Some travel decisions come easier than in point:  I mentioned it was March, right, well in Kentucky this is almost a religious month while basketball is in full swing.  This year was even more special because the Big Blue were favored to win the championship.  So, when our guide book listed several reputable diving companies and we saw the name “Big Blue Diving”, the other options didn't even matter – if we were going to be on Koh Tao while the Cats were playing in the NCAA tourney then we would have to be staying and diving with Big Blue.  Josh happily agreed!

Koh Tao is the equivalent of a diving mecca for backpackers.  They certify more divers here than any other place in the world thanks to a beautiful underwater world and wonderfully cheap prices.  It is a revolving door timed to the ferry schedules but the services are excellent.  All of the diving companies offer pick up services from the ferry and Big Blue Diving was no different.  We happily piled in the truck converted to a mini-bus for a bumpy ride down the pot-hole ridden roads. The island really only has one main road that goes through small sections of development and areas of forest.  Arrival at the resort was a bit of a horse-and-pony-show; they were clearly one of the major dive companies and have people coming and going every day.  The initial hustle and bustle was a bit of a turn off but we stuck it out, landed a great diving package to get our Advanced Open Water certifications and a simple room twenty paces from their beach restaurant which boasted a gorgeous view - all at around 30 dollars a dive including lodging.  Score!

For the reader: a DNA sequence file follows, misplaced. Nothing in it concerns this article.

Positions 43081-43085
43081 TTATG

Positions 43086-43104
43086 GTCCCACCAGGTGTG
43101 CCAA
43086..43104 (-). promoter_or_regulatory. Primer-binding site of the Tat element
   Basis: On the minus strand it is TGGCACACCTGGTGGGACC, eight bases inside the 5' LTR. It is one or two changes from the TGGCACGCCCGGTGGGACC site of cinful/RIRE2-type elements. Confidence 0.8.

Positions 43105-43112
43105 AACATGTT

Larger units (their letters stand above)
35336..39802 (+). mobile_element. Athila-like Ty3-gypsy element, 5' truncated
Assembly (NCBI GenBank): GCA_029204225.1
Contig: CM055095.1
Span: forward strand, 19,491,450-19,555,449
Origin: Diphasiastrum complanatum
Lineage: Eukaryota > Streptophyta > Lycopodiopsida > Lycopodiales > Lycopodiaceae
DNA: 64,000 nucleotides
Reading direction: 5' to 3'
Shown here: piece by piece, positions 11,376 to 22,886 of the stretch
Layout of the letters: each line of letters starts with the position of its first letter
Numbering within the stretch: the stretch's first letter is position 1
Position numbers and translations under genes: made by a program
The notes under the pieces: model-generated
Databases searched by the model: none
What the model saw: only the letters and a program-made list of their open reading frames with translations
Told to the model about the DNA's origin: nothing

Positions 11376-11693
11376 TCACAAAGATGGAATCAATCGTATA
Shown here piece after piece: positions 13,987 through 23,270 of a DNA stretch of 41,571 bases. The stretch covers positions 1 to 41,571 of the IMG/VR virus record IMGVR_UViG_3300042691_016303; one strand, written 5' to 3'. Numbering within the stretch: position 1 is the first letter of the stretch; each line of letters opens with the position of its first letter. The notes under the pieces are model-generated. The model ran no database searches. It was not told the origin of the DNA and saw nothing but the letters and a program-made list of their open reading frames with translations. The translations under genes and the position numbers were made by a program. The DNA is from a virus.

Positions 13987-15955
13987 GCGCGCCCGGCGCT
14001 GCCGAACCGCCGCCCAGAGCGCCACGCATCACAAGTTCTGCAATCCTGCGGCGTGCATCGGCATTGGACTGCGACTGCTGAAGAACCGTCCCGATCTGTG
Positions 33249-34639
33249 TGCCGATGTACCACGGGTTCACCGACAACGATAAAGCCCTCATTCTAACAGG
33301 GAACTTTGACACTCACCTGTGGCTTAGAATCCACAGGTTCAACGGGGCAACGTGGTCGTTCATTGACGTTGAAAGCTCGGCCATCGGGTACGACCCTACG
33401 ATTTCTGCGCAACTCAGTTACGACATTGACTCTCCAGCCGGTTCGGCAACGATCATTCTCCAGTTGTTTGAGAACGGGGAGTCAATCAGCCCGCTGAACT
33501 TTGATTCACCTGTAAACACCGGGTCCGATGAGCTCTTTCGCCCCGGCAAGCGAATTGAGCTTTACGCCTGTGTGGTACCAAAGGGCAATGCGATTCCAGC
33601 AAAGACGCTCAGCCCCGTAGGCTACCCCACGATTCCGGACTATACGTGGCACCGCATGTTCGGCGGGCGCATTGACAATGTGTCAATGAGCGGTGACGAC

The next morning we had out very first dive, which ended unexpectedly.  At this point we were still getting the hang of diving with only a few dives under our belt and I was still not fully confident. About 20 minutes into the dive my mask started to leak which is something you are trained to deal with.